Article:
What does it mean when we decant a wine? Why do we decant wine? What are some reasons not to?
There are some strong opinions out there, as to whether or not you should decant a wine. So, I asked around to figure out the big question: To Decant or Not To Decant?
What does decanting mean?
When you google “decanting”, you’ll most likely get a result from a dictionary, which says decanting is: gradually pour (wine, port, or another liquid) from one container into another, typically in order to separate out sediment. An article from Wine Spectator also shows up, check it out here.
This pretty much sums up what decanting is. When you decant a wine, you pour it out of it’s bottle and into something else, typically a decanter. If you do not have one, you can use something else. I have once used a measuring cup (which I then used to pour the wine back into the bottle) or a vase. Shhh, don’t tell anyone!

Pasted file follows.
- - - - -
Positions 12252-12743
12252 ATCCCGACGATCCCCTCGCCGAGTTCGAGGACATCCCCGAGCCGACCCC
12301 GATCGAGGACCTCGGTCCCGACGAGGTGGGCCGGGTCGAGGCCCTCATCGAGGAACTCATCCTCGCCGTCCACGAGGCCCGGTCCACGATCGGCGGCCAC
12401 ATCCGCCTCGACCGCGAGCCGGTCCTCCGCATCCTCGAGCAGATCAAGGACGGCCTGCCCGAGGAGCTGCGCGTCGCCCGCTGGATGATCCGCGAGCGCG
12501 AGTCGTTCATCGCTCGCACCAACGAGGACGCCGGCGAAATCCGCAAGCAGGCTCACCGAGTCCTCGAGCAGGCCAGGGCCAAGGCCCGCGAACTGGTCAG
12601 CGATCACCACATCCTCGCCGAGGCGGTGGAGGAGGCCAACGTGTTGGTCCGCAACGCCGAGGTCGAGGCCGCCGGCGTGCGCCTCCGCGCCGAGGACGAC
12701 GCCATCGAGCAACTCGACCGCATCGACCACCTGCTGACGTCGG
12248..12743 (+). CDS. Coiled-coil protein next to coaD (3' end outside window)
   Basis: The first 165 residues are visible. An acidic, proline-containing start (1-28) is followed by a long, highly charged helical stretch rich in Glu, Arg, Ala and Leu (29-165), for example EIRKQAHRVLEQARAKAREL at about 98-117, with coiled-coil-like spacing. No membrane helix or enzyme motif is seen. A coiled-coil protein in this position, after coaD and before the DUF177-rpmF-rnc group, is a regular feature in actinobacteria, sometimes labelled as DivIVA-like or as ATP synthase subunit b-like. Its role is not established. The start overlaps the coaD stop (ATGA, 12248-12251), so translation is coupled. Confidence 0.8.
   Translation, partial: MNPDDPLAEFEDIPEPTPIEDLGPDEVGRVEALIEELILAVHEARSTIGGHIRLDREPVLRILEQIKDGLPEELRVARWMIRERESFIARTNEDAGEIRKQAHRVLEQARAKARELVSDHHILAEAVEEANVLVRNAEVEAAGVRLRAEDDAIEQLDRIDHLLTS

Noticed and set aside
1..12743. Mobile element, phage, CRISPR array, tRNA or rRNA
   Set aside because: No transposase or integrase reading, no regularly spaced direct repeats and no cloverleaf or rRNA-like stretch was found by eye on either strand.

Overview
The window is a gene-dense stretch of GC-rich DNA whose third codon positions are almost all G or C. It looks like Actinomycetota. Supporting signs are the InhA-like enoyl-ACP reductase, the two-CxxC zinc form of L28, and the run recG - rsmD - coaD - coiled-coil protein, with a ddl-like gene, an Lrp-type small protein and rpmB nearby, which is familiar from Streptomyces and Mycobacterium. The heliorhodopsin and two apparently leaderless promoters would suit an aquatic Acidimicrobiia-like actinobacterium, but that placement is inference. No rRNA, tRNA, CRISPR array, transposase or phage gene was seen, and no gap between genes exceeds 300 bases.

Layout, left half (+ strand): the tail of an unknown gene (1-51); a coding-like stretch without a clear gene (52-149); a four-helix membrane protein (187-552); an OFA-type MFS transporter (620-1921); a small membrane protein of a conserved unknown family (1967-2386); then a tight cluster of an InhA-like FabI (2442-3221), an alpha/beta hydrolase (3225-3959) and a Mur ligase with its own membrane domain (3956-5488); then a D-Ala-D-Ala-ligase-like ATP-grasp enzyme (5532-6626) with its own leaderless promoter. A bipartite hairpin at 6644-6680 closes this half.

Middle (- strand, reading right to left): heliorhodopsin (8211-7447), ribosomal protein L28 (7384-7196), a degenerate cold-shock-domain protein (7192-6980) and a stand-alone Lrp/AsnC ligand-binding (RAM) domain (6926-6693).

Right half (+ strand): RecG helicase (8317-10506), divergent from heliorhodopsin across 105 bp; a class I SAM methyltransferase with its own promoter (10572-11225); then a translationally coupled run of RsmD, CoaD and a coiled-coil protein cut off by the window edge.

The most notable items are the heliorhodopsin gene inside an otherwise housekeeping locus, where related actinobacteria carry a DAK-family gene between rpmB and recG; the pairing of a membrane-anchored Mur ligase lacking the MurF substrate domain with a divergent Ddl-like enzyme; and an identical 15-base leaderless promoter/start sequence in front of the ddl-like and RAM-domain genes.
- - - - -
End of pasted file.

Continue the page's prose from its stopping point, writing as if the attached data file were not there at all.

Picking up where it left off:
Why does one decant a wine?
So, I asked around. Why do you decant a wine? Here are some of the most popular responses:
- To remove sediment
- Give the wine air
- Depends on the wine
Now, some say you should not decant a wine. There can be a few reasons for this. Adding too much air can make the wine fade faster. An old, fragile wine can be damaged by adding too much air. A nice rule of thumb is to first try the wine, and then decide whether or not it should be decanted. If the wine feels closed or inexpressive, adding some air can be a good way to open it up.
I do not have very strong feelings on the subject. For me, as with most winemakers, I’d say it depends. Depends on the vintage, the age, the wine making style. Some wines definitely benefit from getting some air. Others, maybe stay away. Refer to the rule of thumb if in doubt: try it first, and then see.